In a January 5 column at the Oregonian, Douglas Perry promoted a study which claims to support the leftist meme that Donald Trump won the presidential election based on racial bigotry and sexism. It seems likely that the study to which Perry referred will become a frequent reference point for the left, so its fatal flaws need to be addressed. That's especially true because Vox.com founder Ezra Klein hysterically contends that the the study's evidence is so compelling, and that "The numbers here are impossible to read any other way."

January 13, 2017, 3:15 PM EST

Here we go again. A month ago, Robert Baer, a leading coddler of Iran who is an "Intelligence and Security Analyst" while pontificating at CNN, contended that alleged Russian interference in the U.S. presidential election meant that the nation needs "to vote again." Now The Hill has given space to Chris Edelson, an assistant professor of government in American University's School of Public Affairs, to advocate the same thing ("Remedy for Russian meddling should be new election").

January 12, 2017, 11:19 PM EST

Demonstrating the power of fake news to influence uninformed people, just-elected Democratic Senator Maggie Hassan of New Hampshire brought up a thoroughly discredited Washington Post story at the Senate confirmation hearing for Former General John Kelly. President-Elect Donald Trump has nominated Kelly to be the nation's next head of the Department of Homeland Security. Hassan brought up the Post's story on a late-December "infrastructure" attack by "a hacking group connected with the Russian government" on a Vermont utility as if it was an established fact — which, of course, it's not.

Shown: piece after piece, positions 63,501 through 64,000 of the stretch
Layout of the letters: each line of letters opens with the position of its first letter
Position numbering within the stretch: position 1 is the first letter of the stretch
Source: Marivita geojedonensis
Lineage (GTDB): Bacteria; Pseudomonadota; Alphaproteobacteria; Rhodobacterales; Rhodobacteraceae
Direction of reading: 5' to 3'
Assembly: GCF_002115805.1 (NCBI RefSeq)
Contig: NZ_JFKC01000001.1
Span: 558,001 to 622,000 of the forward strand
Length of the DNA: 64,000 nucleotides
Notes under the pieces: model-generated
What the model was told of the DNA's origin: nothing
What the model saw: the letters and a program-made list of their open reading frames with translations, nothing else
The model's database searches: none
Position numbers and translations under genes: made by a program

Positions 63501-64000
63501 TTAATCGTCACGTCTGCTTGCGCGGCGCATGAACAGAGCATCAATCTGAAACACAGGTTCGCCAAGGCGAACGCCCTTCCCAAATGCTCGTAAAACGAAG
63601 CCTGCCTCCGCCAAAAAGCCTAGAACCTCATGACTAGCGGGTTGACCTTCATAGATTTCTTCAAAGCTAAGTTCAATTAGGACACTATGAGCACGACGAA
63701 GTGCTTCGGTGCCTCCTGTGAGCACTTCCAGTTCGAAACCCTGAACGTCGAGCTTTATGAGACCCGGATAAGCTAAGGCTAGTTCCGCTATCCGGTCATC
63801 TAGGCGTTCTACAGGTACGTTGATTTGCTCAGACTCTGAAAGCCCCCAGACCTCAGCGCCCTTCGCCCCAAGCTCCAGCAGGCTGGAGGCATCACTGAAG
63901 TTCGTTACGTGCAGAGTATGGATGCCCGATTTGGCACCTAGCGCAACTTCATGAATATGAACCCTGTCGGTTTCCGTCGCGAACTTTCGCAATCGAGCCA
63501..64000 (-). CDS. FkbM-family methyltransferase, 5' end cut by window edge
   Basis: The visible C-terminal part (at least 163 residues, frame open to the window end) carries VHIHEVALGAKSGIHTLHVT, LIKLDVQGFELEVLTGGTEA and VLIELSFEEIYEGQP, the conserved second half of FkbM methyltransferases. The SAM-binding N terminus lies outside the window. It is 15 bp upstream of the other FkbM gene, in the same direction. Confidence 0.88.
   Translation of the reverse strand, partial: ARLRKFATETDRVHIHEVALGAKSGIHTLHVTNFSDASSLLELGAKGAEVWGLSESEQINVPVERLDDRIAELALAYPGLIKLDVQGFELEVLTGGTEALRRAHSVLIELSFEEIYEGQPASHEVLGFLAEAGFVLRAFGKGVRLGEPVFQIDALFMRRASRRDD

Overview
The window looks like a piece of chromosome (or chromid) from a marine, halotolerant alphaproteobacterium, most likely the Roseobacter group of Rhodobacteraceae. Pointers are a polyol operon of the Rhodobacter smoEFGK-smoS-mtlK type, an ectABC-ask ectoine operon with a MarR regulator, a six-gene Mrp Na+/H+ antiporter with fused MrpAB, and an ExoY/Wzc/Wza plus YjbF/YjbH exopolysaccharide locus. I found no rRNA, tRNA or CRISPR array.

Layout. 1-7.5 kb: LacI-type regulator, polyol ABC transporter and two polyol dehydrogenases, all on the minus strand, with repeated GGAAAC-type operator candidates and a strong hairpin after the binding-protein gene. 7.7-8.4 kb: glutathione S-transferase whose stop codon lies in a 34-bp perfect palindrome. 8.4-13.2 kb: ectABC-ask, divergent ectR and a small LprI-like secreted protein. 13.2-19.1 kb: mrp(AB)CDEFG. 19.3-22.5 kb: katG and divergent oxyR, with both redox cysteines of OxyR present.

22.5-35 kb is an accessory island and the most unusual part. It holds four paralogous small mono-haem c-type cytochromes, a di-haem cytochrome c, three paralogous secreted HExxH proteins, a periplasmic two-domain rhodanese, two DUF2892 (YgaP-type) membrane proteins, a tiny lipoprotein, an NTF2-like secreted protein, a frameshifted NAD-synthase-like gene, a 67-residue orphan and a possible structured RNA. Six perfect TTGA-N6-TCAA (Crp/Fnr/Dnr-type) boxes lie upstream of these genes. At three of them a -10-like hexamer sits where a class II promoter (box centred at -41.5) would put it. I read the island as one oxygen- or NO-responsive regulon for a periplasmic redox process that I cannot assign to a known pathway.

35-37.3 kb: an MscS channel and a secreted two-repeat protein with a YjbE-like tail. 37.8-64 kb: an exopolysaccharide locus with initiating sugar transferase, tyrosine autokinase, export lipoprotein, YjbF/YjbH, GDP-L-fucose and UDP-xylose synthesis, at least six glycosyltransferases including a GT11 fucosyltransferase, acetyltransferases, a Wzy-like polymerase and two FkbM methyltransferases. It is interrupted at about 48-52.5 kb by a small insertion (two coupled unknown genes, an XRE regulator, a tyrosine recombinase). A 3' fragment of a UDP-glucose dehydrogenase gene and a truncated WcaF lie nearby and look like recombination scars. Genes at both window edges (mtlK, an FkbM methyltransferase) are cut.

January 10, 2017, 3:56 PM EST

It's still over a week before Donald Trump's inauguration, but Richard Cohen at the Washington Post already has a plan to get rid of him. The Post writer clearly believes that Trump — right now — fits the definition found in the 25th Amendment of the Constitution of someone who is "unable to discharge the powers and duties of his office," and could therefore be summarily removed without the effort involved in impeaching and convicting him.

January 10, 2017, 1:35 PM EST

President-elect Donald Trump started a controversy on January 3 when he alleged in an early-morning tweet that "General Motors is sending Mexican made model of Chevy Cruze to U.S. car dealers-tax free across border. Make in U.S.A. or pay big border tax!"

January 9, 2017, 1:15 PM EST

During the panel discussion on the January 8 episode of Fox News Sunday, Juan Williams claimed that last week's torture of a mentally handicapped white man by four black adults "stirs up racial tensions already hot from the campaign rhetoric of Donald Trump," and that "white nationalists" would see this as an excuse to "legitimize acts of white racism." After the panel spent a couple of minutes dealing with a viewer's question about a perceived overemphasis on the "politics" of this crime instead of the fact that it was "a racial hate crime," Laura Ingraham circled back to criticize Williams's comment as "completely off base."